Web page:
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UK raises money for Sandy victims

Say this much for John Calipari, he knows how to mobilize people for a good cause. The Kentucky coach and his team joined with WKYT-TV in Lexington to stage a telethon for victims of Superstorm Sandy that recently ravaged the east coast, raising $500,000 in just two hours.

Kentucky freshman guard Archie Goodwin fielded calls during the team's telethon for Superstorm Sandy victims (Photo courtesy of UK)

Calipari and the Kentucky players took donations over the phone during a two-hour televised special that benefited the American Red Cross. The efforts were bolstered when John Schnatter, the founder of Papa John's, pledged $1 from every pizza sold on Nov. 7 to the relief efforts.

“We had an amazing night of support for the important work of the American Red Cross,” Bluegrass Region of the American Red Cross CEO Terry Burkhart said in a release. “We are so thankful to Coach Calipari, WKYT, and all the donors for stepping up to help those affected by this terrible disaster.

“When you consider the money raised on the phones, on-line, through the auction, and with Papa John’s contributions we hope to surpass $1 million,” said Burkhart.

Calipari staged a similar telethon several years ago, raising $1 million for victims of an earthquake that hit Haiti.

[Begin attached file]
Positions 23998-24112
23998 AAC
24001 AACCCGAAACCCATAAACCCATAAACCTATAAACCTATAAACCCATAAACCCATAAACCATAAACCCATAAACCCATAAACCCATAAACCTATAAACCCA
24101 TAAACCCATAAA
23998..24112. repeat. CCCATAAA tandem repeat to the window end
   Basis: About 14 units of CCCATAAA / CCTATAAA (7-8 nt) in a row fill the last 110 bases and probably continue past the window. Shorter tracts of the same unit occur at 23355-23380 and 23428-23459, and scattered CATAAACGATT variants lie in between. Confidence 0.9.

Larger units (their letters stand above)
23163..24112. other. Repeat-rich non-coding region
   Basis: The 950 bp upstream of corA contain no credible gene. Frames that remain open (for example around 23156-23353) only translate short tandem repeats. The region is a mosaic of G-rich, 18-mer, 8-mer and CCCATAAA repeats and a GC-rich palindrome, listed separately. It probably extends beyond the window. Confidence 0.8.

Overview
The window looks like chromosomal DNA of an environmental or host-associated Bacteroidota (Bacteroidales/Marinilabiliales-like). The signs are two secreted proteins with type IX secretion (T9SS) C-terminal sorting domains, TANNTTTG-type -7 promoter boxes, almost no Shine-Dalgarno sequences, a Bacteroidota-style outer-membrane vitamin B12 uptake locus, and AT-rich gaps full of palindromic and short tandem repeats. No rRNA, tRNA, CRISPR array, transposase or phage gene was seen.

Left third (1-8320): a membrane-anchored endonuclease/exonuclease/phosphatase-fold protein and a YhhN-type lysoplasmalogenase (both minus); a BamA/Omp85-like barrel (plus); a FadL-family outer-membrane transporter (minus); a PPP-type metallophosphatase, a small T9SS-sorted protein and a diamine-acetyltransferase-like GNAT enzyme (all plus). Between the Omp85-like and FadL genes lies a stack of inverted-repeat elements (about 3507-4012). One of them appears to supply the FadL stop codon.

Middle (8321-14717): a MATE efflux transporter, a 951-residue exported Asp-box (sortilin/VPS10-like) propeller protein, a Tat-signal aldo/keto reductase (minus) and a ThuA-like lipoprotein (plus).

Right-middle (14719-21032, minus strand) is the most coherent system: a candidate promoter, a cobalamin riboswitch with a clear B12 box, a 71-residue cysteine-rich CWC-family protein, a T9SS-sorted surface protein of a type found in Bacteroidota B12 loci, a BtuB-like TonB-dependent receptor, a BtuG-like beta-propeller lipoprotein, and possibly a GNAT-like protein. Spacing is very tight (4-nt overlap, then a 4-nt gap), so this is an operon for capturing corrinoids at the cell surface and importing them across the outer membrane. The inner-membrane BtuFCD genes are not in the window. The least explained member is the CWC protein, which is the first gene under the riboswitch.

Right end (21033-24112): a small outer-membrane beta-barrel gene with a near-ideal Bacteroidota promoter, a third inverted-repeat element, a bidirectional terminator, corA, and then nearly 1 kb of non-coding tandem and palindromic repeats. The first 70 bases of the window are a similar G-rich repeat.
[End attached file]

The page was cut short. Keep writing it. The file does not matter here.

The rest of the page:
“Our state is one of the poorer states,” Calipari said. “Louisville didn’t even run the telethon (on TV). We raised half a million dollars? So the word got out through the social media and all the other stuff, and people basically gave over $200,000, then we matched it, then you do the auction, then you do the – all the sudden you start looking around and saying, ‘My goodness. You raised a million dollars.’

“I just can’t thank the people in this state (enough for) how they give money, how they give of their time. I say a suffering man steps out and does something for somebody else, that means something. That means something to me. There were older ladies – I picked up a few phones – that were giving $25, and you know they could barely afford the $25 that they were giving. You know it. You could hear it. Yet they gave it anyway.”

Calipari said it also gives the players a chance to do something that's greater than playing basketball, learning life lessons and what it means to use their talent for something more.

“The images that you see, and now the snow, I told everybody: We’re not rebuilding Queens or Staten Island; we’re keeping people alive,” Calipari said. “You’re feeding them, you’re housing them, you’re giving them shelter, you’re giving them clothes, you’re giving them water, you’re giving them medicine. That’s what you’re doing, and that’s all that we were trying to do. So, it’s pretty good, though. Our players had fun with it. They weren’t sure going in. What the heck is this? But I think by the time they left they enjoyed it.”

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